Fentanyl reduces effectiveness of ticagrelor for PCI – PACIFY RCT

Fentanyl is an opioid which is routinely used for periprocedural relief of during percutaneous coronary intervention (PCI). Intravenous morphine has been shown to reduce the absorption of P2Y12 inhibitors, presumably by delaying gastric emptying [1]. Platelet Aggregation with tiCagrelor Inhibition and FentanYl
(PACIFY) trial [2] evaluated the effect of intravenous fentanyl on the efficacy of ticagrelor. Ticagrelor plasma levels, platelet function and troponin levels were compared in a randomized trial with and without the use of fentanyl. There were 70 patients in this study who required PCI. Fentanyl arm had lower ticagrelor concentrations and higher platelet reactivity. High sensitivity troponin levels were also higher in the fentanyl arm. One patient developed stent thrombosis and another developed catheter thrombosis in the fentanyl arm while there were no such events in the no fentanyl arm. Authors recommend larger studies while discouraging the use of fentanyl, specifically when loading doses are given just prior to PCI.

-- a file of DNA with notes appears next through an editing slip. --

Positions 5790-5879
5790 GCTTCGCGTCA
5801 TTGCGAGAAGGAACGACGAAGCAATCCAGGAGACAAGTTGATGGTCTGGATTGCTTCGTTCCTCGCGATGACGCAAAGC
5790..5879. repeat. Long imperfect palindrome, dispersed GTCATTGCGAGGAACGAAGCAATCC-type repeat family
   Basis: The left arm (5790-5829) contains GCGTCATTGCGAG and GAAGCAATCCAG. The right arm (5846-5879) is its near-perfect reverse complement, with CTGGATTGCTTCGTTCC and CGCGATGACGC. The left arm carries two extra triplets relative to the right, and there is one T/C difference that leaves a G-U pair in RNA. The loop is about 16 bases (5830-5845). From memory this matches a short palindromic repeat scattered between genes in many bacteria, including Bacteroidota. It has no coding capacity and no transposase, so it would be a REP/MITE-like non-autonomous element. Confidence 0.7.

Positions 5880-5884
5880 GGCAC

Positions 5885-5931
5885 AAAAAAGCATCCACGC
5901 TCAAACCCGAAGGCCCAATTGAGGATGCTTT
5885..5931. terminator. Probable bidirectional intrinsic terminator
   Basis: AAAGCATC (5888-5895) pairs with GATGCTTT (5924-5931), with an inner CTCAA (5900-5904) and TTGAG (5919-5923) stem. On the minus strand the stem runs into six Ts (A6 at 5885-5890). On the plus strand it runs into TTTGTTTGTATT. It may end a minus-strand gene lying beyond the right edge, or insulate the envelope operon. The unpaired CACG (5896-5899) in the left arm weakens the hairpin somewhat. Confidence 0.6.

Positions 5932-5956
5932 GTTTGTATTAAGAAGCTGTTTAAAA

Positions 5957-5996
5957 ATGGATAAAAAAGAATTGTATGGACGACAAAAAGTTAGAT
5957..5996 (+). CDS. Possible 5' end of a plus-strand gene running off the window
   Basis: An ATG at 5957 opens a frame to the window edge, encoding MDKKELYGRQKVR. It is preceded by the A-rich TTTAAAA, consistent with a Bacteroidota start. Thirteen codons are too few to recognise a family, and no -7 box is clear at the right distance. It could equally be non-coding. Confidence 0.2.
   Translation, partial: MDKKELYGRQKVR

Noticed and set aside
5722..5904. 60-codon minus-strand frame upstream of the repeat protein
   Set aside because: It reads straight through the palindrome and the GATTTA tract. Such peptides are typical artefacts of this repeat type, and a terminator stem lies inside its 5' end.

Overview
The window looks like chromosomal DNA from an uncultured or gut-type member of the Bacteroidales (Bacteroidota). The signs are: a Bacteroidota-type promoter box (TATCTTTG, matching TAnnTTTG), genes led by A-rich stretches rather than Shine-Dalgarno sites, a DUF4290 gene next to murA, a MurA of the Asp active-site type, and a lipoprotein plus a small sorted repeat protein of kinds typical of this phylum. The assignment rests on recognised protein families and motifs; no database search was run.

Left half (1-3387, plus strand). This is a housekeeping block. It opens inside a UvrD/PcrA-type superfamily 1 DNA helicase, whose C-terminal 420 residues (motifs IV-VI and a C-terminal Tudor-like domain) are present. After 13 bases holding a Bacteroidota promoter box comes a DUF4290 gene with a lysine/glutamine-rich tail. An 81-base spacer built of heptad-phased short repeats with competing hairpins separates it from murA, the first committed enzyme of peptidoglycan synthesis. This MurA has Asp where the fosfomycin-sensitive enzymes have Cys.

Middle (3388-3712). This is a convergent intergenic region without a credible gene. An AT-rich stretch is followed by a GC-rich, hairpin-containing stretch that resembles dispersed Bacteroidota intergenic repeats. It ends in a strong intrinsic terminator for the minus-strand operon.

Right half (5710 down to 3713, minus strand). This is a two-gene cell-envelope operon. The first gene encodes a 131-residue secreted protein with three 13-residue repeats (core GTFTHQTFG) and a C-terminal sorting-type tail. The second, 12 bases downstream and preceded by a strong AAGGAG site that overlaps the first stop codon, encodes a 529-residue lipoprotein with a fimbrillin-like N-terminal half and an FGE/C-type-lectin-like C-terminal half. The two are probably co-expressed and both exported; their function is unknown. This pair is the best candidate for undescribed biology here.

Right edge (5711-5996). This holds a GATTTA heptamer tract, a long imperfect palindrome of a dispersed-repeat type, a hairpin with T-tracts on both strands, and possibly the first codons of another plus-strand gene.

References

  1. McCarthy CP, Mullins KV, Sidhu SS, Schulman SP, McEvoy JW. The on- and off-target effects of morphine in acute coronary syndrome: A narrative review. Am Heart J. 2016;176:114-121.
  2. McEvoy JW et al. Effect of Intravenous Fentanyl on Ticagrelor Absorption and Platelet Inhibition Among Patients Undergoing Percutaneous Coronary Intervention: The PACIFY Randomized Clinical Trial. Circulation. 2017. DOI:10.1161/CIRCULATIONAHA.117.031678